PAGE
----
From an evolutionary perspective, anxiety is important. The feeling of fear and uncertainty helped our caveman ancestors think twice about doing things, like jumping off a cliff. Anxiety allowed them to anticipate a danger or threat and avoid it before suffering the consequences. We may not have survived as a species without it.

In small doses, anxiety is meant to keep us safe. But for those of us who live with an anxiety disorder, we know it can be downright relentless. There’s danger and uncertainty around every corner. We must remain vigilant because, at any moment, we could lose it all.

That’s the anxiety talking.

Although anxiety is a major pain — to put it mildly — it does still do a pretty good job of keeping a person safe. I took stock in the list below of all the times my anxiety was on point.

1. Helps me avoid bodily harm

Those of us with anxiety aren’t exactly daredevils. I’ve never broken a bone. In fact, I’ve never even needed a single stitch in my entire life. The reason for this is equal parts luck and anxiety. Hey, you can’t fall if you don’t jump!

As a kid, I actively avoided monkey bars, Rollerblades, or any other daring activity I thought might result in injury. It took one hard fall off my two-wheeler for me to avoid that dangerous mode of transportation for a few years.

As an adult, I’ve never been skiing, kayaking, rock climbing, skydiving, or water skiing. Notice a pattern here? My rational brain knows these are safe activities as long as you’re taking the proper precautions. But my anxiety brain says, “Nope, you stay far away from that — you will definitely break a major bone or fall to your death.”

Message received, anxiety.

2. Keeps my finances in order

I’m extremely careful when it comes to managing my money. I’m always afraid there’ll be a “rainy day.” What if another recession hits? What if the car breaks down? What if I suddenly have a medical emergency and bills pile up?

Anxiety helps me run through every scenario of financial ruin each time I pull out the credit card or checkbook. So many reasons to shop in the clearance section and avoid overcharging the credit card.

On the upside, my credit is good.

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3. Makes me eat healthy

Being a health writer with anxiety is a funny thing. It’s a blessing and a curse. On the one hand, I get to learn lots of really useful health and lifestyle information. On the other, there are so many things that can go wrong in your body! What if some major health crisis is slowly brewing in me right now, and I don’t even know it? Thinking about you, heart disease. (That’s the anxiety again.)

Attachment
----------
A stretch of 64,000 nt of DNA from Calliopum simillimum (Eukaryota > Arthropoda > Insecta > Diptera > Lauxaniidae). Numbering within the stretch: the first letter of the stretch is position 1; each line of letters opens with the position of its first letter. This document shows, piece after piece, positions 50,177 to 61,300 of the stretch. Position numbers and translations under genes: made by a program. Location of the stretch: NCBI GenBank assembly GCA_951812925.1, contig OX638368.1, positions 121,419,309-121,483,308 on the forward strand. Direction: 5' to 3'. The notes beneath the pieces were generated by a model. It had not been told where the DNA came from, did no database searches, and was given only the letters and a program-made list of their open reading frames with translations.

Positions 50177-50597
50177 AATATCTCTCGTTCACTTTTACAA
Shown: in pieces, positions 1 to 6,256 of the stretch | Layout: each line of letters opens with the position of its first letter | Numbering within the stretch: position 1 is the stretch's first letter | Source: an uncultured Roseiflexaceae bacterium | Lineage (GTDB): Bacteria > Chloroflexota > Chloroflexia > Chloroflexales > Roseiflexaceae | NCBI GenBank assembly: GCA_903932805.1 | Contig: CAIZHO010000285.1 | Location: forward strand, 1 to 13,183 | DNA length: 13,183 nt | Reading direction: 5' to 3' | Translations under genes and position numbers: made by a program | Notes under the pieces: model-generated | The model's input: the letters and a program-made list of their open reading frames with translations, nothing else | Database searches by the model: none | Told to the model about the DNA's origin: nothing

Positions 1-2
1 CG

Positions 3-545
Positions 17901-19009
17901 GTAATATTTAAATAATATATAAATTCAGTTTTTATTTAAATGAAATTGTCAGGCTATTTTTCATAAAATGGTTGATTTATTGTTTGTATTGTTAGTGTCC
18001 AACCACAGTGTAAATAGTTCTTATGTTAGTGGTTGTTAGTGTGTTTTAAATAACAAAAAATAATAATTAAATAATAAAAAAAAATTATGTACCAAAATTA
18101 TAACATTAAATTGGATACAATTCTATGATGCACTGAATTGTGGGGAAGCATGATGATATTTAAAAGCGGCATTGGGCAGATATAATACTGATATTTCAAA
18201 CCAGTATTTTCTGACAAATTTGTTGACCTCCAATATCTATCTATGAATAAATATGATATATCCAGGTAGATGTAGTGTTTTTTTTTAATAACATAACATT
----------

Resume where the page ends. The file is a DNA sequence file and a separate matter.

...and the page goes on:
Anxiety lit a fire under my butt to clean up my diet and get more physically active. In the process, I actually learned cardio helps tame the anxiety. So, this one worked out pretty well.

4. Keeps my driving record clean

I probably had driving anxiety before I learned how to drive. As a teen and young adult driver, my peers would often tease me, saying I drove like an old lady. They weren’t wrong. I drove a family-sized Buick, freaked out when I went more than 5 miles over the speed limit, and sat all the way up in my seat clenching the steering wheel.

But we never got into an accident and I’ve only ever had one speeding ticket. That counts for something, right?

5. Stops me from making impulsive decisions

Having anxiety means you come prepared. You have to consider every possible outcome or angle before making a major decision. Because what if it’s the wrong decision and you ruin everything?

I’m trying to think of a significant decision I’ve made without a thorough analysis or overanalysis and I’m drawing a blank. I’ve actually made pro and con lists before ending or entering a relationship.

There’s an itinerary for every trip, a working plan in case a situation goes poorly, and endless to-do lists when you roll with me.


Life with anxiety isn’t easy, especially in a modern world where we’re constantly plugged into the news cycle. Some days it’s okay. Other days it just sucks.

But since I can’t snap my fingers and make it disappear, I can at least take comfort in the fact that it gets some things right. On the bad days, in addition to some deep breathing, it can help to take stock of the ways anxiety isn’t being a jerk.